Friendliness Overview

Affection levelHigh
Family-friendlyHigh
Kid-friendlyHigh
Dog-friendlyHigh
Stranger-friendlyMedium to high

Adaptability Overview

Good for apartment livingLow
Good for new ownersHigh
Sensitivity levelHigh
Tolerates being aloneMedium
Cold toleranceMedium
Heat toleranceMedium

Goldendoodle Temperament

Goldendoodle is an affectionate, gentle, and friendly dog that makes them great family companions. They are versatile working dogs and serve as guide dogs, service dogs, therapy dogs, and sniffer dogs. 

Goldendoodles sniff out even peanuts from the owners’ food with a nut allergy. Goldendoodles are social and get along with everyone. They are best suited for new owners. They are kids-friendly and get along with other dogs and animals. They are trustworthy, laid back, and are excellent watchdogs. Goldendoodle pups are playful and obedient with the proper training. However, they are sensitive and are not great when left alone. Although they play many roles, they are not watchdogs and may not bark at strangers.

Goldendoodle Training

Goldendoodle is highly intelligent and is easy to train. Like any other dog breed, they require early socialization and proper training. They are obedient, and with positive reinforcement, Goldendoodles become the perfect puppy to share your company. They love being around people and treats, and cuddles do wonders while training. They are athletic and make good sports dogs due to their intelligence and affectionate nature. 

Trainability Overview

Easy to trainHigh
IntelligenceHigh
Prey to driveLow
Mouthiness tendenciesLow
Barking and Howling tendenciesMedium
Wanderlust tendenciesMedium 

Goldendoodles Exercise Needs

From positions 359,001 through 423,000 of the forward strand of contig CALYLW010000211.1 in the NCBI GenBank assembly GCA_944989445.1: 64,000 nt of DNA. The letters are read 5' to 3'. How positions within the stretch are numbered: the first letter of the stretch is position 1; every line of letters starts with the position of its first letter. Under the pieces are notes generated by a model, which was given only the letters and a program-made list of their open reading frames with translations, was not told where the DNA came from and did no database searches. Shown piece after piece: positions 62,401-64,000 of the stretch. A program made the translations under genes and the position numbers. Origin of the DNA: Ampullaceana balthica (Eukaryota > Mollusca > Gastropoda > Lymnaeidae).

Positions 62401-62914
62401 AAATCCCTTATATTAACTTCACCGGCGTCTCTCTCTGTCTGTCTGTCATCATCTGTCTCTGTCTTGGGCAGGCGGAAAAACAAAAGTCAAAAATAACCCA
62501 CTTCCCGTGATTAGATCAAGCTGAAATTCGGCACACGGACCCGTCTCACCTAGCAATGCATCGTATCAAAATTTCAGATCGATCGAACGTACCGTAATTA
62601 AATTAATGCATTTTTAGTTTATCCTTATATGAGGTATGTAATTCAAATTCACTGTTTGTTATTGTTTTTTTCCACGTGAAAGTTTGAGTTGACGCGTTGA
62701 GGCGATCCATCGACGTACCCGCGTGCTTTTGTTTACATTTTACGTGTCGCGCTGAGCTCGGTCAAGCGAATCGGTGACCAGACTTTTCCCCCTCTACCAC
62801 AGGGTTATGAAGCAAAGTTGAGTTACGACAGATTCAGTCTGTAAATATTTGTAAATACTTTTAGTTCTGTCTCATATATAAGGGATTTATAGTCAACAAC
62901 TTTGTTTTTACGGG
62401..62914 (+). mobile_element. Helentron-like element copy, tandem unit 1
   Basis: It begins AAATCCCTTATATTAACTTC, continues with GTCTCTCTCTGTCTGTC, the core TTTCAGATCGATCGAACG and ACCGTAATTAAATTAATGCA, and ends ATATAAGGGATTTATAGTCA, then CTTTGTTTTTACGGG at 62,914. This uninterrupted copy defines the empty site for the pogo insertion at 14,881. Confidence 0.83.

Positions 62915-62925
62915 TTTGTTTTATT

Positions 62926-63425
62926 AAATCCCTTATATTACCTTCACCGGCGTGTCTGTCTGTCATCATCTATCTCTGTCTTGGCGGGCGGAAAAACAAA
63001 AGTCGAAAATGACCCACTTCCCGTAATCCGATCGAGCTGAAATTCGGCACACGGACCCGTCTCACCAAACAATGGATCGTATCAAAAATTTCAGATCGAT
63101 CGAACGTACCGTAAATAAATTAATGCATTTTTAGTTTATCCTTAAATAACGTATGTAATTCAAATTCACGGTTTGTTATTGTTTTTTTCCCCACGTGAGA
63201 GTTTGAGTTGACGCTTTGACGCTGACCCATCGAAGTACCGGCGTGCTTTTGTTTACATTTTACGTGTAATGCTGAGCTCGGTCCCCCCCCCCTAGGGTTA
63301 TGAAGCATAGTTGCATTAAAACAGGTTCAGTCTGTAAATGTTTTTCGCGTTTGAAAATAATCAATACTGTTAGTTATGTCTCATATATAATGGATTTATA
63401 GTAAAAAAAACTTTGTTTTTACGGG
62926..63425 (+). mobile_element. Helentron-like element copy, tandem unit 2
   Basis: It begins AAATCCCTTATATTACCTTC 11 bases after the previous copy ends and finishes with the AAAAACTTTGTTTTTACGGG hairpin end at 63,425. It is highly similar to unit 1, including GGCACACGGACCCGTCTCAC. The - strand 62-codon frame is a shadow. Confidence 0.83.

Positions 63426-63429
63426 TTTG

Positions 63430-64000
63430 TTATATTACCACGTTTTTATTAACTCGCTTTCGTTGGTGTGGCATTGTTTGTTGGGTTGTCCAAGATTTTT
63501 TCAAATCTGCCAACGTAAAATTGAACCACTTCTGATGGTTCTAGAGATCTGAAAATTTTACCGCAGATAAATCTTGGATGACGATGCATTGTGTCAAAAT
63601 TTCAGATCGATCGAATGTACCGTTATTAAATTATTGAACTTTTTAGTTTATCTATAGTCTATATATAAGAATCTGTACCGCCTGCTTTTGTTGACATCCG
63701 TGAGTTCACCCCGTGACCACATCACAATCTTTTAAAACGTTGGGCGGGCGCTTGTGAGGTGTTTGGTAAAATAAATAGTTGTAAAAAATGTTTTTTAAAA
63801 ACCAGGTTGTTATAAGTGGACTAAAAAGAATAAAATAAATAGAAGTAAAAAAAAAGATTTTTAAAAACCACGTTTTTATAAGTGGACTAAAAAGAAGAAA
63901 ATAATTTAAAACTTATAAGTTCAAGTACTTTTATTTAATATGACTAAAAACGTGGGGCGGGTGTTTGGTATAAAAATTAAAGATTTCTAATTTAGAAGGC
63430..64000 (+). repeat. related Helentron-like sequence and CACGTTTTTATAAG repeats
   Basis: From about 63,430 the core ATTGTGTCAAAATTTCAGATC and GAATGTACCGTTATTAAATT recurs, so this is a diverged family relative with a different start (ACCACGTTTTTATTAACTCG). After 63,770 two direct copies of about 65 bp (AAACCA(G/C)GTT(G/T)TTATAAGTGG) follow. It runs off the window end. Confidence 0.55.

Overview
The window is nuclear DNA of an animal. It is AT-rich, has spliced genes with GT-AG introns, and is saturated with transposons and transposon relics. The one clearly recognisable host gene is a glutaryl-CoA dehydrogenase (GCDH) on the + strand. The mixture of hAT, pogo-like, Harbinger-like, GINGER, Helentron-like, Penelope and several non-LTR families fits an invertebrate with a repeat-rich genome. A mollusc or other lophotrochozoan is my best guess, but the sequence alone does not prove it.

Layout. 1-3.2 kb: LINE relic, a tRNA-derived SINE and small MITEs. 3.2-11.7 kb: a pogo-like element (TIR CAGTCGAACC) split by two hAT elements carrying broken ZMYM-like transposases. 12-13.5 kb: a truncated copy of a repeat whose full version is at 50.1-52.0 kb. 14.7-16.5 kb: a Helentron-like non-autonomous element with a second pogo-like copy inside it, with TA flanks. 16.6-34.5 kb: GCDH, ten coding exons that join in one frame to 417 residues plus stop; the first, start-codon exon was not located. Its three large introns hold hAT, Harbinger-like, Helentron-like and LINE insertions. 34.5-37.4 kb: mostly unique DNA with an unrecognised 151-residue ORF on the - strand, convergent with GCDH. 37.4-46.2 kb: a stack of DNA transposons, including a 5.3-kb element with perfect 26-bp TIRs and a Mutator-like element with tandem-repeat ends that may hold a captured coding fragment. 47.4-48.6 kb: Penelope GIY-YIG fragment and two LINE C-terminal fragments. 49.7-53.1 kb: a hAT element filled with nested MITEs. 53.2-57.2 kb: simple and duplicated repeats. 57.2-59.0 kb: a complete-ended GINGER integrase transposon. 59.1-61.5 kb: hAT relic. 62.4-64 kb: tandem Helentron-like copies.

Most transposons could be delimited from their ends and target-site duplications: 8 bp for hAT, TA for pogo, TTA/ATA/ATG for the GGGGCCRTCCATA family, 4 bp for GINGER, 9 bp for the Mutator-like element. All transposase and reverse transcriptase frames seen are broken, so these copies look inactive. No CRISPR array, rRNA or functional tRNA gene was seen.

Goldendoodles are averagely energetic dogs and require 20-30 minutes of daily exercise. They love water and enjoy swimming and other water games. Also, Goldendoodles are good at agility, dock diving, obedience, and canine games. Daily walking with some backyard space to run is ideal for keeping them fit and healthy.

Exercise Needs Overview

Energy levelMedium to High
Exercise needsHigh
IntensityMedium 
PlayfulnessHigh

Goldendoodle Grooming

Goldendoodles are easy to groom as they shed less. They can be brushed and bathed once a week. However, daily brushing helps to keep the fur from knots and tangles. Ears should be cleaned and regularly checked as they are prone to ear problems. Brush their teeth daily to prevent plaque and other dental problems. Also, clean their eyes and trim their nails as a part of everyday grooming needs.

Grooming Overview

Easy to groomhigh
Drooling tendenciesLow
Amount of sheddingLow

Goldendoodle Health

Goldendoodles are healthy dogs and may not develop any health concerns. But it always helps to know when to take your pup to the vet.

General healthMedium
Weight gain tendenciesMedium to high
SizeMedium to high

Patellar Luxation: It is also known as “slipped stifles,” a common problem in small dog breeds that is caused when the patella, which has three parts-the femora (thigh bone), patella (knee cap), and tibia (calf) — is not correctly bounded. This leads to lameness in the leg or an abnormal gait, like a hop or a skip. This condition is caused by birth, although the actual misalignment or luxation does not always occur much later. In addition, the rubbing caused by patellar luxation leads to arthritis. There are four patellar luxation grades, ranging from phase I, an occasional luxation causing unstable lameness in the joint, to grade IV, where the turning of the tibia is heavy, and you can realign the patella manually. This gives your dog a bow-legged appearance. Uphill grades of patellar luxation may require surgery.

Hip Dysplasia: Hip dysplasia is outwardly a painful disease that occurs when the bones of the back legs do not fit properly in the joints. While some dogs will exhibit symptoms, the majority of canines will not. Hip dysplasia is primarily genetic, although other causes such as accidents, excessive weight gain, and inappropriate training can also cause it. Even though this disease is fatal, therapies range from medicine to hip replacement surgery. This condition causes defects or damage to the hip bones and joints and worsens without treatment.

To avoid this problem, avoid breeding dogs with hip dysplasia parentage and get annual examinations.

Other Causes of Hip Dysplasia: 

  • Injuries 
  • Excessive weight gain 
  • Wrong exercises 

Symptoms of hip dysplasia in dogs include:

  • Reduced activity and movements
  • Reluctance to rise, jump, run or climb
  • Lameness in the hind limbs
  • Reducing thigh muscle mass